Are Diptychs Old-Fashioned? A New Chicago Exhibition Casts a Contemporary Lens on the Ancient Form
Zhou B Arts Center’s new show highlights dozens of multi-panel works across media, underscoring the unique possibilities the format affords.
If diptychs tend to call to mind 15th-century altarpieces cluttered with saints, it might be worth a visit to “Secondary Meanings: Figurative Diptychs” at the Zhou B Arts Center in Chicago. The new exhibition, curated by husband-and-wife collectors and curators Steven Bennett and Elaine Schmidt, is a close look at the contemporary relevance of the ancient two-hinged-panel display.
The exhibition, which was years in the making, is an almost dizzying array of interpretations of diptychs, triptychs, and polyptychs across painting, photography, and sculpture. The show features the work of 37 artists selected from an open call for multi-panel figurative works that had never been exhibited or even posted onto social media previously (the curators wanted to retain a ‘wow’ factor).
The diptych has its roots in the Roman Empire: the word was first used to describe folding writing tablets (from the Greek “dis,” meaning “two,” and “ptykhe,” meaning “fold”). In the millennia since, the diptych has risen to myriad artistic occasions: as the site of imperial portraiture; as icons toted by pilgrims; and perhaps most famously as altarpieces in many of the world’s churches.
Though the format has waned in ubiquity, the contemporary diptych is not unheard of: Andy Warhol created his iconic Marilyn Diptych with the form, while Francis Bacon made use of it with his dynamic double-portrait Double Take.
“Secondary Meanings” asked viewers to contemplate not only the relationship of the paired panels, but also the construction’s possible uses in contemporary practice. What exactly does the diptych (and its relative forms of the triptych and polyptych) allow the artist to accomplish and how does it affect the viewers perception?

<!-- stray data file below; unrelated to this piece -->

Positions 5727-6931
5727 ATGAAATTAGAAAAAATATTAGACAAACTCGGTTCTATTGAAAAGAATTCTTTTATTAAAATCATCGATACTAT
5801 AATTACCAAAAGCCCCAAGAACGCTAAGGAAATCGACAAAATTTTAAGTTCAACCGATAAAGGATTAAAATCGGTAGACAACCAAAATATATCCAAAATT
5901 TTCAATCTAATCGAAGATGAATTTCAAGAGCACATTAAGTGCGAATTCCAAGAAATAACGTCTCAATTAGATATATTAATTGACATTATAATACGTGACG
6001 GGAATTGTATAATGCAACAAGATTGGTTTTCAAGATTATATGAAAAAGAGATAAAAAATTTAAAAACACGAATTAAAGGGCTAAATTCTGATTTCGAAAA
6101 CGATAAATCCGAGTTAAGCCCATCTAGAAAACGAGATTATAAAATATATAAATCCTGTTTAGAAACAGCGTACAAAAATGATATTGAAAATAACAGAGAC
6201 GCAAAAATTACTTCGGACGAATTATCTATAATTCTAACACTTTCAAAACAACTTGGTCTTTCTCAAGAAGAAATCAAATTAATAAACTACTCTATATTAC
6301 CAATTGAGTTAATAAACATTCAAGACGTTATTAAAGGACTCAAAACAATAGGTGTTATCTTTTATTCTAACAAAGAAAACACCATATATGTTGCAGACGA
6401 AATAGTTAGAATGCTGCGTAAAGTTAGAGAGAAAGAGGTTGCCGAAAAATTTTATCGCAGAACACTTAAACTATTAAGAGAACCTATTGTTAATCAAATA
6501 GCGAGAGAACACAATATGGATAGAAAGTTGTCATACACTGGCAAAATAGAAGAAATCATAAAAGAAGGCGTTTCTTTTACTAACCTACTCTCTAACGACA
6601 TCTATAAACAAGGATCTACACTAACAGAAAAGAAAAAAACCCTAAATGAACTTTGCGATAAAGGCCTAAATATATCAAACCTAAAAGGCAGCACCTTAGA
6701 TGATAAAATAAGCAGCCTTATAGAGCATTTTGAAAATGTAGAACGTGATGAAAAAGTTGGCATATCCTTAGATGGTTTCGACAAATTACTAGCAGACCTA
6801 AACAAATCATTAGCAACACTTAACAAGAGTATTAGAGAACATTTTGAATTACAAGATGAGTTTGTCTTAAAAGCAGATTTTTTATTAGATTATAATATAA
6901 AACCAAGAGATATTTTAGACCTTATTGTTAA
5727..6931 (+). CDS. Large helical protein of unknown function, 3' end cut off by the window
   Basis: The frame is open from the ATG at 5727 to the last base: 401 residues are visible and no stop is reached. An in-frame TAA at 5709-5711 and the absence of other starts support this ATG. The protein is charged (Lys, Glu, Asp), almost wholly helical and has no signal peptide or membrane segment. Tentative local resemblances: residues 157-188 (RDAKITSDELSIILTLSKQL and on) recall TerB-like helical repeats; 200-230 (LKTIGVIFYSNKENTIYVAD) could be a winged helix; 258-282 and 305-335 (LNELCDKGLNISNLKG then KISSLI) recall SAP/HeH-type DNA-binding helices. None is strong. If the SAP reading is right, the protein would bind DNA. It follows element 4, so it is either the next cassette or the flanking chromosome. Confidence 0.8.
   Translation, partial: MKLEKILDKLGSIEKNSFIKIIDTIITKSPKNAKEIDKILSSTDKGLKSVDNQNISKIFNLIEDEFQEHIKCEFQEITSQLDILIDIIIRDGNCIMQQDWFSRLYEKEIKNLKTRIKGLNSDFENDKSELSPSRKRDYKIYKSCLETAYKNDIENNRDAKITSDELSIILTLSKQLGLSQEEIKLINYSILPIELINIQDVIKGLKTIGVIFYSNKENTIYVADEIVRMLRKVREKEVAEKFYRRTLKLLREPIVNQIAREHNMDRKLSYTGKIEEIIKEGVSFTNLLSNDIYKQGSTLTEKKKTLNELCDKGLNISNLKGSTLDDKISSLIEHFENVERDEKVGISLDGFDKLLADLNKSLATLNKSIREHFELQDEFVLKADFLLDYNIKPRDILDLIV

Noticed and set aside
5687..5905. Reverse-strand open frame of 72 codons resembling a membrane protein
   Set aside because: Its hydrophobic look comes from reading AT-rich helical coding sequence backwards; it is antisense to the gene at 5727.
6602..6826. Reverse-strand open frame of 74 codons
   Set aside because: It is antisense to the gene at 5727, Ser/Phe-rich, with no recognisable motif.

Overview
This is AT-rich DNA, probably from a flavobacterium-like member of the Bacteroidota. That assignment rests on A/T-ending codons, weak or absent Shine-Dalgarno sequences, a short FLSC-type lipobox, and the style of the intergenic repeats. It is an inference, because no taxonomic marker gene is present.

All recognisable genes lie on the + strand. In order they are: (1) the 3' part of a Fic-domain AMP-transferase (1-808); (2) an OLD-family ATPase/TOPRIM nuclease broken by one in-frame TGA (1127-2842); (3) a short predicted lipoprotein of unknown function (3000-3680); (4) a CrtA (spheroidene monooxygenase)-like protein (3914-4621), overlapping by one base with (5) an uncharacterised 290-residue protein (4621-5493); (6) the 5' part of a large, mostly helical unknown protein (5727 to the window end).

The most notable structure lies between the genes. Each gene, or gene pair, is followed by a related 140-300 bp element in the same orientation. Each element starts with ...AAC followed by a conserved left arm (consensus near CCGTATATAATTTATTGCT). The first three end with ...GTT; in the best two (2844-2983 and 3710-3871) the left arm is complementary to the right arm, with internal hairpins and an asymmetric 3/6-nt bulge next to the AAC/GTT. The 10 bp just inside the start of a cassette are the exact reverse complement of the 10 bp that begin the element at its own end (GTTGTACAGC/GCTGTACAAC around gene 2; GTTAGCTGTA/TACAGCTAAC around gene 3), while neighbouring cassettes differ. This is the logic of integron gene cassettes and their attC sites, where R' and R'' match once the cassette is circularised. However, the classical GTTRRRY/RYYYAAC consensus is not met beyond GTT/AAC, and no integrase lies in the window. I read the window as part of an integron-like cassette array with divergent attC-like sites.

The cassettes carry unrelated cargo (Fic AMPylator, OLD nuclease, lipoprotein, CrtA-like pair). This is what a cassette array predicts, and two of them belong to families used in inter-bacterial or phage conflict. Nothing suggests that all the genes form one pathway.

The curators phrased the form’s potential quite vividly, saying “There is an additive power associated with two images working together although existing separately in different works. A diptych is like a martini with chipotle or a steak slathered with mango chutney. The flavors that exist separately are intensified by the presence of the other.”
There is no shortage of flavors here, with works that range from dramatically contemplative to openly lighthearted. In Laura Spector’s The Huntress Diana with Two Nymphs, after Paris Bordone the artist paints classical mythical subject matter on amorphous plaster polymer and foam shapes to engaging effect.
Other works are whimsical, or even nostalgic. Lisa Keay’s horizontal triptych Ascending pictures two nude women swimming towards the surface of the water in a manner that—in its aqueous, unreal beauty—calls to mind John William Godward‘s early 20th-century depictions of water nymphs.
Brianna Lee, The Calling (2019). Courtesy of Zhou B Arts Center.
Many of the most effective works in the exhibition are those that engage imagery long associated with the diptych with a contemporary self-awareness and understated humor. Brianna Lee’s The Calling (2019), presents the same female figure in each of the panels, adorned in jewels and presented before an impressive natural backdrop, the figures are reminiscent of royal portraiture. At the same the images are surrealist: both figures gaze into the other’s panel, underscoring the both continuous and discontinuous nature of the diptych.
Perhaps the highlight of the exhibition is Zach Brown’s Lace Triptych (2015), which presents three figures obscured by cloaks of copper leaf, garments reminiscent of the tunics worn by the saints and figures so often seen in diptychs. At at same time, these hidden, shrouded figures call to mind frescoes effaced by the ravages of time.
Here the diptych creates a multiplicity of meanings: there is the tension or dialogue between the panels, but then again between the past and the present. In a sense, the individual works mirror the exhibition as a whole. Harmony is not the objective, but rather the creation of an unending dialogue that keeps moving back and forth and forging new connections.
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